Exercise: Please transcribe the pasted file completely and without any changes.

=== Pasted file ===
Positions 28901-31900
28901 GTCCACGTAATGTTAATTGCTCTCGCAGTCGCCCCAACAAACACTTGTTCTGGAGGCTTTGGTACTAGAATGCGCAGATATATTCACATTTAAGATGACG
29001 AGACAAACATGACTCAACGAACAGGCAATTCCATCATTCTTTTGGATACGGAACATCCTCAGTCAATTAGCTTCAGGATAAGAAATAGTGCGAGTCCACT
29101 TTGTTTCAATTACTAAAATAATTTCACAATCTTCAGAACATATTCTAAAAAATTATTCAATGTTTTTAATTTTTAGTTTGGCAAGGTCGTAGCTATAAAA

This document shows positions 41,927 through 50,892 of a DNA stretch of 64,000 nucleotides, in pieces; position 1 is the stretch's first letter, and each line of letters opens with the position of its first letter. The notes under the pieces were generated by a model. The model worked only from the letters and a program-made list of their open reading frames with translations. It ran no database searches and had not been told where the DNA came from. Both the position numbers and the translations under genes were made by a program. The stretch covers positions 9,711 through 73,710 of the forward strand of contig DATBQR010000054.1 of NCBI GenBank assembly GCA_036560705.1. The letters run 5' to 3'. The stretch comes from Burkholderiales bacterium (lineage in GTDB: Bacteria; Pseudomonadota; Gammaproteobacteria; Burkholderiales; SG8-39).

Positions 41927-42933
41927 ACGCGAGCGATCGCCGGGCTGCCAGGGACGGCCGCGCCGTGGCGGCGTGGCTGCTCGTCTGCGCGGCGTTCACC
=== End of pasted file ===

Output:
Positions 28901-31900
28901 GTCCACGTAATGTTAATTGCTCTCGCAGTCGCCCCAACAAACACTTGTTCTGGAGGCTTTGGTACTAGAATGCGCAGATATATTCACATTTAAGATGACG
29001 AGACAAACATGACTCAACGAACAGGCAATTCCATCATTCTTTTGGATACGGAACATCCTCAGTCAATTAGCTTCAGGATAAGAAATAGTGCGAGTCCACT
29101 TTGTTTCAATTACTAAAATAATTTCACAATCTTCAGAACATATTCTAAAAAATTATTCAATGTTTTTAATTTTTAGTTTGGCAAGGTCGTAGCTATAAAA

This document shows positions 41,927 through 50,892 of a DNA stretch of 64,000 nucleotides, in pieces; position 1 is the stretch's first letter, and each line of letters opens with the position of its first letter. The notes under the pieces were generated by a model. The model worked only from the letters and a program-made list of their open reading frames with translations. It ran no database searches and had not been told where the DNA came from. Both the position numbers and the translations under genes were made by a program. The stretch covers positions 9,711 through 73,710 of the forward strand of contig DATBQR010000054.1 of NCBI GenBank assembly GCA_036560705.1. The letters run 5' to 3'. The stretch comes from Burkholderiales bacterium (lineage in GTDB: Bacteria; Pseudomonadota; Gammaproteobacteria; Burkholderiales; SG8-39).

Positions 41927-42933
41927 ACGCGAGCGATCGCCGGGCTGCCAGGGACGGCCGCGCCGTGGCGGCGTGGCTGCTCGTCTGCGCGGCGTTCACC